Thursday, March 17, 2011

Sit and See

In today's world rarely do we find the time to just sit and watch the world as it revolves around us.  We rarely get the chance to just be alone,  to just relax and to truly take a long deep cleansing breath of air.

I recently completed a task given to me by one of my mentors.  The task seemed very simple.  His instructions short and sweet.  He simple said "Sit and See".  I quickly asked for clarification as to where to sit and what I was to be looking for.

I'm quite sure that he expected those questions from me because most of us are the same.  We look for clear direction and a detailed list of tasks to complete in a set amount of time.  Well, it turns out that is exactly why he gave me that task.

He wanted me to escape from the world that has been created by me that revolves around social and financial pressures and return to a spiritual place even if only for a short time.  It did seem unnatural to be given a task that had no time limit, no true direction and no expectation.

However what I did not realize at the time was that the task could not have been any more natural.  In fact the task revealed to me what was at one time very natural and very necessary to survive during primitive times.

So with task in mind and backpack in hand I travelled out into the winter wilderness.  I travelled over the snow for awhile wondering where the best place to sit would be.  I considered the weather, the sun, the tree types and all other things that truly didn't matter.  Eventually I just sat.  I found a nice Maple tree and just sat.

At first I was flooded with thoughts of all those social and financial pressures.  Thoughts of the tasks at home I was neglecting by being in the bush.  However sometime along the way those thoughts faded as I watched a squirrel scurry from tree to tree gathering materials and food.

I could feel as the time went on that my body became relaxed, my breaths deeper and my awareness heightened.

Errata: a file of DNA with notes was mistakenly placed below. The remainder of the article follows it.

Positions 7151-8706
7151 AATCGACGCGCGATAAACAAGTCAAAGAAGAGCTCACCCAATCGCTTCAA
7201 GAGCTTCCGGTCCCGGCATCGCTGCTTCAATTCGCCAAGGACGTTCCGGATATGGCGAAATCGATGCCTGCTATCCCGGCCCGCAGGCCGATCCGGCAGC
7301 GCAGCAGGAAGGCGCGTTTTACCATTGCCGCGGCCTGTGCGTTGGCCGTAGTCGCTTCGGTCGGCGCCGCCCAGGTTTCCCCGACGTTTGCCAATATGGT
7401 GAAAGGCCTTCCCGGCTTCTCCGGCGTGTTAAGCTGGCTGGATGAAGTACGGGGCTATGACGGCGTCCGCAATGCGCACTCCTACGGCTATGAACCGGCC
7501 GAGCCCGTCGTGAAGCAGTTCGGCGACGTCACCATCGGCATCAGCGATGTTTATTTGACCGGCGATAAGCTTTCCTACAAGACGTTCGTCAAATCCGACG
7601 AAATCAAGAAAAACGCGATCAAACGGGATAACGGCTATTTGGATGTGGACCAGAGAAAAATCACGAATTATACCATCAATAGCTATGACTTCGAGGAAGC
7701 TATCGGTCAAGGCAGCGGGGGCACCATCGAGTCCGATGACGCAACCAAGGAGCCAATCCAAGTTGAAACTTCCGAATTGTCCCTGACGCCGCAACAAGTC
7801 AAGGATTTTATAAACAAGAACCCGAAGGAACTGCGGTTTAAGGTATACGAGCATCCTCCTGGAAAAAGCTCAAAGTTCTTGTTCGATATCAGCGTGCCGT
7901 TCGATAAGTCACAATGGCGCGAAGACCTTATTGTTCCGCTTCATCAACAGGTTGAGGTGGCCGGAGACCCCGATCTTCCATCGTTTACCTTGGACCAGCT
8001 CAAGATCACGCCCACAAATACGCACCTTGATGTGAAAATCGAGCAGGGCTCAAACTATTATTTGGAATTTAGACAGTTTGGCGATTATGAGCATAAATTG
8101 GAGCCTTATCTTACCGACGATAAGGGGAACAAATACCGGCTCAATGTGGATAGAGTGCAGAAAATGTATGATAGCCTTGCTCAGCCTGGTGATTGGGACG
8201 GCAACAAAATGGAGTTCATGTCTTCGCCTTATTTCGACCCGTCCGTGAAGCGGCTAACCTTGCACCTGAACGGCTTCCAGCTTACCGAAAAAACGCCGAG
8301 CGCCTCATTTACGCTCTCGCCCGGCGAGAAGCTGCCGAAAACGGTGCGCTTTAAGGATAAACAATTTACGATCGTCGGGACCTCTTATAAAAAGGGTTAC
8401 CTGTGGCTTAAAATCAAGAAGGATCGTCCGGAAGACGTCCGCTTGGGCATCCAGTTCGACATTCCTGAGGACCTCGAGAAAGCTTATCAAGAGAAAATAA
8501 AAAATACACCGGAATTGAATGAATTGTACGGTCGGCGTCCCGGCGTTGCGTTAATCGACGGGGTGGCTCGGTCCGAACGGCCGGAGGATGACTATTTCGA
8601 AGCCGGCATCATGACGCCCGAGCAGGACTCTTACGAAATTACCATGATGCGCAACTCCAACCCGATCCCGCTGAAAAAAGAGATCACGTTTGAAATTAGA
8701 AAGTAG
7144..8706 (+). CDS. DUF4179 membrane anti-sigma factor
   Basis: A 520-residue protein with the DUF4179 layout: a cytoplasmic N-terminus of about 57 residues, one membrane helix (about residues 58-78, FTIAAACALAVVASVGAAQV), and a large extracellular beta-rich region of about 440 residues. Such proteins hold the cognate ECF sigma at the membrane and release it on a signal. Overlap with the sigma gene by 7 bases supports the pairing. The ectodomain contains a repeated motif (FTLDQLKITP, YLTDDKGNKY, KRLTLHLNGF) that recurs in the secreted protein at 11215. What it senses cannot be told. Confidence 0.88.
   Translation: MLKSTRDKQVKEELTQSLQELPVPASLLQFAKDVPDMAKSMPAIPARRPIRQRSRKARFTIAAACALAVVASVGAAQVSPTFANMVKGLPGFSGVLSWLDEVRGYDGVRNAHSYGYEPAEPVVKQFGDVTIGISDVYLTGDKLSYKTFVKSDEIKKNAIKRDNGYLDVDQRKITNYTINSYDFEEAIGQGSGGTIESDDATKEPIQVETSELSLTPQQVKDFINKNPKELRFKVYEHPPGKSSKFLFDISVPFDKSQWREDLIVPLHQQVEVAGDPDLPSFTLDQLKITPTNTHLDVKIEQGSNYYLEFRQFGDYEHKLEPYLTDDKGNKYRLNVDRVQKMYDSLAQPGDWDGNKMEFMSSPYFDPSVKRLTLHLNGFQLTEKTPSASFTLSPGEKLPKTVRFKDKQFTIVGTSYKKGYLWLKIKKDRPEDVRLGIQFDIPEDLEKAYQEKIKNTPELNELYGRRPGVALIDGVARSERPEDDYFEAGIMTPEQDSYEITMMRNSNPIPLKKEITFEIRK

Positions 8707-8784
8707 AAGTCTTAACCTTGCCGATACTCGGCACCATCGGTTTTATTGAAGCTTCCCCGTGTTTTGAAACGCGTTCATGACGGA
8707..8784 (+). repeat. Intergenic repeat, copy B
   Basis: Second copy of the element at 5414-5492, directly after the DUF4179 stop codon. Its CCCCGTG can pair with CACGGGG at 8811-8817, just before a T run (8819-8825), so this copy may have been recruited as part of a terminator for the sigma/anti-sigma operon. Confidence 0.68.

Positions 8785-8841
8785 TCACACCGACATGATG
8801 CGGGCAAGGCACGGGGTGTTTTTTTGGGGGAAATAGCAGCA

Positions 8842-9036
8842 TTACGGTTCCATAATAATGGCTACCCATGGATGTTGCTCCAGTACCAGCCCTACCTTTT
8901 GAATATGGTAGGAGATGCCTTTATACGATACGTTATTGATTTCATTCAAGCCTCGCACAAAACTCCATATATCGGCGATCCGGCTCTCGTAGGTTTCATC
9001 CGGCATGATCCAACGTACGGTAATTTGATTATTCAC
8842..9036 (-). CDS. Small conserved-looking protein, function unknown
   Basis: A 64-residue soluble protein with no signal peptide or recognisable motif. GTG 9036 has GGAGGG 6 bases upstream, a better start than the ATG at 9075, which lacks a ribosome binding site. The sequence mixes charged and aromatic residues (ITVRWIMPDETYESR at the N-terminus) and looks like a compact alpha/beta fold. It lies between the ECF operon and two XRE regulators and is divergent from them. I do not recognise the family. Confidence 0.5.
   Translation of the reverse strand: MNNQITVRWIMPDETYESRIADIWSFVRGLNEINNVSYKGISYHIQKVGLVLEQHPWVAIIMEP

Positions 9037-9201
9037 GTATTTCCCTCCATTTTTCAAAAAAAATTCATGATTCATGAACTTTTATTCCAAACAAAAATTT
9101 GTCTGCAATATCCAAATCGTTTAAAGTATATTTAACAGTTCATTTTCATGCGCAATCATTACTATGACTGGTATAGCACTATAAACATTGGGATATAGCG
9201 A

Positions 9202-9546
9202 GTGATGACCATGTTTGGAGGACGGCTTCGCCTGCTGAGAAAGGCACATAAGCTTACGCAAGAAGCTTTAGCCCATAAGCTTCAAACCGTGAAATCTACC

I could hear the sounds of birds in the trees and the squirrels seemingly yelling at each other.  Everything appeared brighter and more vibrant.  There was the unmistakable smell of the forest filled with lively evergreens. 

It all seemed so amazing to me.  Yet I realized that what was truly amazing was that I hadn't moved in over an hour.  I had seen things with my own eyes that I had read about in tracking books and wondered if I would ever really see the snowshoe hare bounding less than 20 feet from where I sat.  Would I ever really watch a squirrel or a bird bounce from branch to branch singing and foraging.  Would I ever really be able to just sit at the base of a tree and allow myself to do virtually nothing.

When I left the bush that day I was filled with joy and stories of the sights, smells and sounds that I had experienced.  I shared the stories with my two young boys.  They were amazed at the wildlife I had seen and what I watched them do.

When I spoke to my mentor he was not surprised in anyway about my excitement and reaction to the task.  He merely stated "Now you get it."

We all have seemingly endless Honey-Do lists and social obligations.  We all find it hard to find time for ourselves and when we do, we feel we must justify them to all who surround us.  However there is no greater gift that you can provide yourself than a quick spiritual retreat. 

It may only take 20 minutes but that time will ease your stress, lower your blood pressure and provide a true escape and return to nature.  While we are busy as a species trying to constantly evolve and change, our wilderness cousins are simply surviving.  Completing tasks the same way they have for all there lives.  Prey and Predator. 

Just sit and you'll see. 

Find time this weekend and just walk 5 minutes into the bush area and just sit.  When you return send me an email and share your experiences.  Tell me what you see, smell and hear.

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